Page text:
Now we turn our attention to Bipolar Disorder. Bipolar Disorder (formerly known as Manic-Depressive Disorder) is characterized by the experience of one or more manic episodes as well as periods of depression. (Weiten, 2007). When in the spotlight, Gloria is talkative, sociable, self-confident, and happy. These are all symptoms of a manic episode. When out of the light, Gloria is gloomy, irritable, violent, and negative. These are all symptoms of a depressive episode.
Similarly, in Glorias mind, when the Comedy mask on her Manual Mood Override is forward, the sets become happy and brightly colored. Actors dressed as flowers, puppies, and birds cavort happily. All of the scenes set on these pleasant sets are hopeful and optimistic. However, when the Tragedy mask on her Manual Mood Override is forward, the sets become dark colored and ominous. Actors are now dressed as thistles, wolves, and bats, and they also now attack Raz. All of the scenes set on these depressing sets are cruel and cynical.
According to Weiten (2007), The mood swings in bipolar disorders can be patterned in many ways. About 20% of bipolar patients exhibit a rapid-cycling pattern, which means they go through four or more manic or depressive episodes within a year. However, Gloria herself has evidence of an even rarer type of cycling, known as ultra-ultra rapid cycling, also known as ultradian cycling. Kramlinger (1996) did studies of a group of rapid-cycling bipolar patients and found a spectrum of cycling frequencies in rapid-cyclers, including distinct, clinically robust mood shifts that occur at frequencies faster than once per 24 hours. He went on to mention finding affective oscillations spanned a range of cycling frequencies from four episodes per year (rapid cycling) to those occurring within the course of weeks to several days (ultra-rapid cycling), to distinct, abrupt mood shifts of less than 24 hours duration (ultra-ultra rapid or ultradian cycling). (Kramlinger, 1996)
Finally, links between creativity/the arts and bipolar disorder have been found. The rate and intensity of psychopathological symptoms appear to be higher among eminent creators than in the general population (Simonton, 2005; Ellis, 1926; Raskin, 1936). The rate and intensity of symptoms varies according to the specific domain of creativity (Simonton, 2005; Ludwig, 1992; Post, 1994). For example, psychopathology is higher among artistic creators than among scientific creators (Simonton, 2005; Post, 1994; Raskin, 1936). Since Gloria is an actress, an artistic creator, she no doubt shared this tendency towards bipolar disorder even before her symptoms manifested. In general, creativity requires the cognitive ability and the dispositional willingness to "think outside the box"; to explore novel, unconventional and even odd possibilities; to be open to serendipitous events and fortuitous results; and to imagine the implausible or consider the unlikely. From this requirement arises the need for creators to have such traits as defocused attention, divergent thinking, openness to experience, independence and nonconformity. Let us call this complex configuration of traits the "creativity cluster."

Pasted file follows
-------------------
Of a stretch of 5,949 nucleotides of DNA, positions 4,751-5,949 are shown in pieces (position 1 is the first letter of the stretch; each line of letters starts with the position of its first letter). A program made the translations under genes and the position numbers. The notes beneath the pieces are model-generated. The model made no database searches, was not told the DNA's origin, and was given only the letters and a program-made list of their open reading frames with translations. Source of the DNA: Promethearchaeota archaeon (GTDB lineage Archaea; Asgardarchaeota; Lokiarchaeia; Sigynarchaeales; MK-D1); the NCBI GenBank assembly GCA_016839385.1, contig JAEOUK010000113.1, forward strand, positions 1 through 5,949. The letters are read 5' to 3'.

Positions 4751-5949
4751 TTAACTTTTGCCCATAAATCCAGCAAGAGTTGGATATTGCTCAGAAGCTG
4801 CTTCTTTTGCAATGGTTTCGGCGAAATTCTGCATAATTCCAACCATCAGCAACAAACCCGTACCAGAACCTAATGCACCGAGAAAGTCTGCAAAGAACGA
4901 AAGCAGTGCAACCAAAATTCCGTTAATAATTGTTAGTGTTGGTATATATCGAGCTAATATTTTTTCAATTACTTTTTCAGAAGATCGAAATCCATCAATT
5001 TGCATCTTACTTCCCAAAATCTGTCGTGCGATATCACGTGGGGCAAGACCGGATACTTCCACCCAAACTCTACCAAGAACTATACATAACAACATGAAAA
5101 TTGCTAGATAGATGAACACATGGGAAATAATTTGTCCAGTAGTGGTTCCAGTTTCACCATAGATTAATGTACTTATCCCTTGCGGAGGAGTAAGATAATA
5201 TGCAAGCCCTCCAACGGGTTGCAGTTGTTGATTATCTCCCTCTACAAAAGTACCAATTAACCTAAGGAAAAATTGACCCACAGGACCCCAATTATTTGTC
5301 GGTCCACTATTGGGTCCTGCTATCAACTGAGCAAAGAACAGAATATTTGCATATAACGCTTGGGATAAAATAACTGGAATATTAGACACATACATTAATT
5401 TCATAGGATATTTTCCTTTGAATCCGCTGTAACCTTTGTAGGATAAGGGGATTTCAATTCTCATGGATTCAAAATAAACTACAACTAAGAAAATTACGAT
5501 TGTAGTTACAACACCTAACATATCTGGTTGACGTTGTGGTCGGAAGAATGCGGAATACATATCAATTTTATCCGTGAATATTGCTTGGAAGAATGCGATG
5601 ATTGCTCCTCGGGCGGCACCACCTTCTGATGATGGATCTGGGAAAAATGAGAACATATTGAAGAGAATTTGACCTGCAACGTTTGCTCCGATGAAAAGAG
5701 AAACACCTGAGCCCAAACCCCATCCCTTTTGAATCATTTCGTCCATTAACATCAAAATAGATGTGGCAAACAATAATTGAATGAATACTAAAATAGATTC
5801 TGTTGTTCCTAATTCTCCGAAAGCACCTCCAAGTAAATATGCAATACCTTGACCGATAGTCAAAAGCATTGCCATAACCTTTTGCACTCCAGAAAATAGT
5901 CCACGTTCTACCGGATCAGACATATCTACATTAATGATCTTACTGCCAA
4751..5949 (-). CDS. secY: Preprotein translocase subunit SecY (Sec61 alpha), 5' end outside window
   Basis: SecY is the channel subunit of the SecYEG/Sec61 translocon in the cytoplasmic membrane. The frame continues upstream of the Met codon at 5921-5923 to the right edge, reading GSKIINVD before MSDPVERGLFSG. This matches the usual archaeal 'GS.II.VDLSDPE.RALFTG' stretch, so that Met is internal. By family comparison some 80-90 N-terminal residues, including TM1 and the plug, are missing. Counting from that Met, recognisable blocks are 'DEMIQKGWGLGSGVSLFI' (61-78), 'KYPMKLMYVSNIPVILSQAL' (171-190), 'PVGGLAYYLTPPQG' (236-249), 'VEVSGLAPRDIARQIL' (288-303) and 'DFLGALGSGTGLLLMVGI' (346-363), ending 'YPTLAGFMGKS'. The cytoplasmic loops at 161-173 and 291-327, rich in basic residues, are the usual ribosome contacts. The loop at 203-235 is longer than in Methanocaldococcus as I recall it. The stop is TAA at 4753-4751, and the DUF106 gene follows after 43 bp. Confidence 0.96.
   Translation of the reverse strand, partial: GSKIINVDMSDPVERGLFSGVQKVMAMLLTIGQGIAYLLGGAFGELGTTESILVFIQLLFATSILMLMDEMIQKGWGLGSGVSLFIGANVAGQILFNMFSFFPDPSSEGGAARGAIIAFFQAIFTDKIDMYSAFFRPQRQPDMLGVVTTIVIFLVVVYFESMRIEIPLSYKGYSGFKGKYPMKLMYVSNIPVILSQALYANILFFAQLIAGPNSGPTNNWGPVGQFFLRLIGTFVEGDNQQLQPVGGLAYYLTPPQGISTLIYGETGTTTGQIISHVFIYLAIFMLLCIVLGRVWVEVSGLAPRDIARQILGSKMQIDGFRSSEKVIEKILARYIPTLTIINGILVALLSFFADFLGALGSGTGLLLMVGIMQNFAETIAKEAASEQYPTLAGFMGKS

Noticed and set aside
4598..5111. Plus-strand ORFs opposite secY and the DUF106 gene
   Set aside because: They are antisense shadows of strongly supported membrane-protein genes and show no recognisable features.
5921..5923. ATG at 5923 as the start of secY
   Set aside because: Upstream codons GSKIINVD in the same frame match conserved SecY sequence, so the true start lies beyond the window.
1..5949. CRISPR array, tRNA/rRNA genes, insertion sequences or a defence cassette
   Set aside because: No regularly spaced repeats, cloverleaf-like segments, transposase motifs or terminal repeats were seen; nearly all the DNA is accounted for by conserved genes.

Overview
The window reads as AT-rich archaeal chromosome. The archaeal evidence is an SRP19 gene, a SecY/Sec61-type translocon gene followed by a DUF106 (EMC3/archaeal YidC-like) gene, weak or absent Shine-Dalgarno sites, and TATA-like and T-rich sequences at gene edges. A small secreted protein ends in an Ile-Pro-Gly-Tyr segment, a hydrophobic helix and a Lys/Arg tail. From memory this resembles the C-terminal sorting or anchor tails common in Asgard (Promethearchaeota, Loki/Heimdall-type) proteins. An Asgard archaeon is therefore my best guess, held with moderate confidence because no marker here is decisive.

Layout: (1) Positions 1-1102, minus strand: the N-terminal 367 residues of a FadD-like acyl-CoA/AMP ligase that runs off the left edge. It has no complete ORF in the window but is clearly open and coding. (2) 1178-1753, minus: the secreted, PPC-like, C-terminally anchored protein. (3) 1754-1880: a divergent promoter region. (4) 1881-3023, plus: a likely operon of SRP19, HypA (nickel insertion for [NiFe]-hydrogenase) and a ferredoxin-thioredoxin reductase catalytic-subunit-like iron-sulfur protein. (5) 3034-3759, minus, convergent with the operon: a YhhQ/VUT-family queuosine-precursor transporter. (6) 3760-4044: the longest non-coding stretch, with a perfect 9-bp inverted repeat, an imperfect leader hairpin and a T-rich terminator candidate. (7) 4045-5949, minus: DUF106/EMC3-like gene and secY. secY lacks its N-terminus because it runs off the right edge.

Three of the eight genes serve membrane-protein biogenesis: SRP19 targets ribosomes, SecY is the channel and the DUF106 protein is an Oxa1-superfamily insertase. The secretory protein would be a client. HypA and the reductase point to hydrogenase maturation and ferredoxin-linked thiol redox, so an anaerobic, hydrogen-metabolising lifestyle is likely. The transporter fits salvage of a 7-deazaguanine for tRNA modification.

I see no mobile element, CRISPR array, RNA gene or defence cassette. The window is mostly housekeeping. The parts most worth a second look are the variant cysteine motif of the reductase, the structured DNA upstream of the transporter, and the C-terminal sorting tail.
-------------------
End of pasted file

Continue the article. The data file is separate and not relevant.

Pink Flower Person: And where would Gloria be without her muse!
Blue Flower Person: Her inner sunshine!
Orange Flower Person: The spirit of her youth!
Pink Flower Person: Played tonight, once again, by...
All: Bonita Soleil
!:onita appears on-stage::
Pink Flower Person (as Gloria): Oh, I do so hope that my mother is proud of me
!:ink Flower Person is crushed by a falling stage light::
Becky: Not again
Orange Flower Person: The Phantom
Jasper: Ive seen some bad plays in my day, but this one is an actual menace
! And its all her fault. Its her bad acting that makes the Phantom strike!:onita runs offstage, sobbing::